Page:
It is 1902, and a bright, inexperienced young man named Isaac Bell, only two years out of his apprenticeship at the Van Dorn Detective Agency, has an urgent message for his boss. Hired to hunt for radical unionist saboteurs in the coal mines, he is witness to a terrible accident that makes him think that something else is going on, that provocateurs are at work and bigger stakes are in play.
Little does he know just how big they are. Given exactly one week to prove his case, Bell quickly finds himself pitted against two of the most ruthless opponents he has ever known, men of staggering ambition and cold-bloodedness . . . who are not about to let some wet-behind-the-ears detective stand in their way.
The sixth Isaac Bell adventure takes us back to the beginning of Bell’s career as an operative for the Van Dorn Detective Agency. It’s 1902, and Bell is a raw young detective, his keen intellect and jump-in-with-both-feet attitude untempered by experience. When he manages to convince his boss to let him prove that a run of sabotage in coal mines is more than the actions of some union activists, Bell soon finds himself with some very powerful and determined enemies. Fans of the Isaac Bell series will note the same exciting storytelling and vivid early-twentieth-century setting, but they’ll also note something different: even though it’s set only four years earlier than the first Bell novel (2008’s The Chase), the book features a much different Isaac: younger, more impetuous, less calmly analytical. The Isaac Bell series is by far the most interesting and enjoyable of Cussler’s current output, and this origin story (every hero needs one) will give Bell’s fans a fresh look at their favorite private investigator.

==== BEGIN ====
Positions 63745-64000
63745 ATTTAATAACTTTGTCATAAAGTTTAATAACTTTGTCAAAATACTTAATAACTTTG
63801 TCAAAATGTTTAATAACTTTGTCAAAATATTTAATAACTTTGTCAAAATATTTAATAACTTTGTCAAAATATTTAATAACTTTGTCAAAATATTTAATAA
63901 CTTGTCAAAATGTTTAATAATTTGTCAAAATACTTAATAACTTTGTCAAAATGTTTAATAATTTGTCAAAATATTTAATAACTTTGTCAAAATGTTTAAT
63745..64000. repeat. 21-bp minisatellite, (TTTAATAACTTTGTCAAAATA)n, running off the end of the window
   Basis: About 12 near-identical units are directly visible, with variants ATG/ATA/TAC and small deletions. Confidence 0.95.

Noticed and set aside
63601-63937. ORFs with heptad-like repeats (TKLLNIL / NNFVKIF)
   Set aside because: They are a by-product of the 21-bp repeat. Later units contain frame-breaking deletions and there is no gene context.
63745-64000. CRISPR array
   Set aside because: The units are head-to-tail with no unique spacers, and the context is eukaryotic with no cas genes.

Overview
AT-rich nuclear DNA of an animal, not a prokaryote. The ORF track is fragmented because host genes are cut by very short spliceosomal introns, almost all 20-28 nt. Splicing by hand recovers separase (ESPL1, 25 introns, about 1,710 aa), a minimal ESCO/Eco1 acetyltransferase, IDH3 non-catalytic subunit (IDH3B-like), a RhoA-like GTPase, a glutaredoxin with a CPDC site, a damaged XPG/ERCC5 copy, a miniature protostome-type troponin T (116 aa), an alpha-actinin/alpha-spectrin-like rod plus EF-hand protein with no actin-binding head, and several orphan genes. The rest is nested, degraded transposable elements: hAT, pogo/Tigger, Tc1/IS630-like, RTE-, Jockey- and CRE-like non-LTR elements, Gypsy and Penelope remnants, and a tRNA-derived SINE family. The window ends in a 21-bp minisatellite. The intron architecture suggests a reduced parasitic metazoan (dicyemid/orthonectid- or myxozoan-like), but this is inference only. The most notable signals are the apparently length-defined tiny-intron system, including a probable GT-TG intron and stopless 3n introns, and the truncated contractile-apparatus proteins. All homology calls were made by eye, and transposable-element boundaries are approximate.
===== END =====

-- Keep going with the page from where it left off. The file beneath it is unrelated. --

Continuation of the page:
HIGH-DEMAND BACKSTORY: Cussler has done better than many at employing coathors to help carry the load of multiple series demanding new installments. The Bell novels continue to show the Cussler industry at its best, commercially and literarily.
— David Pitt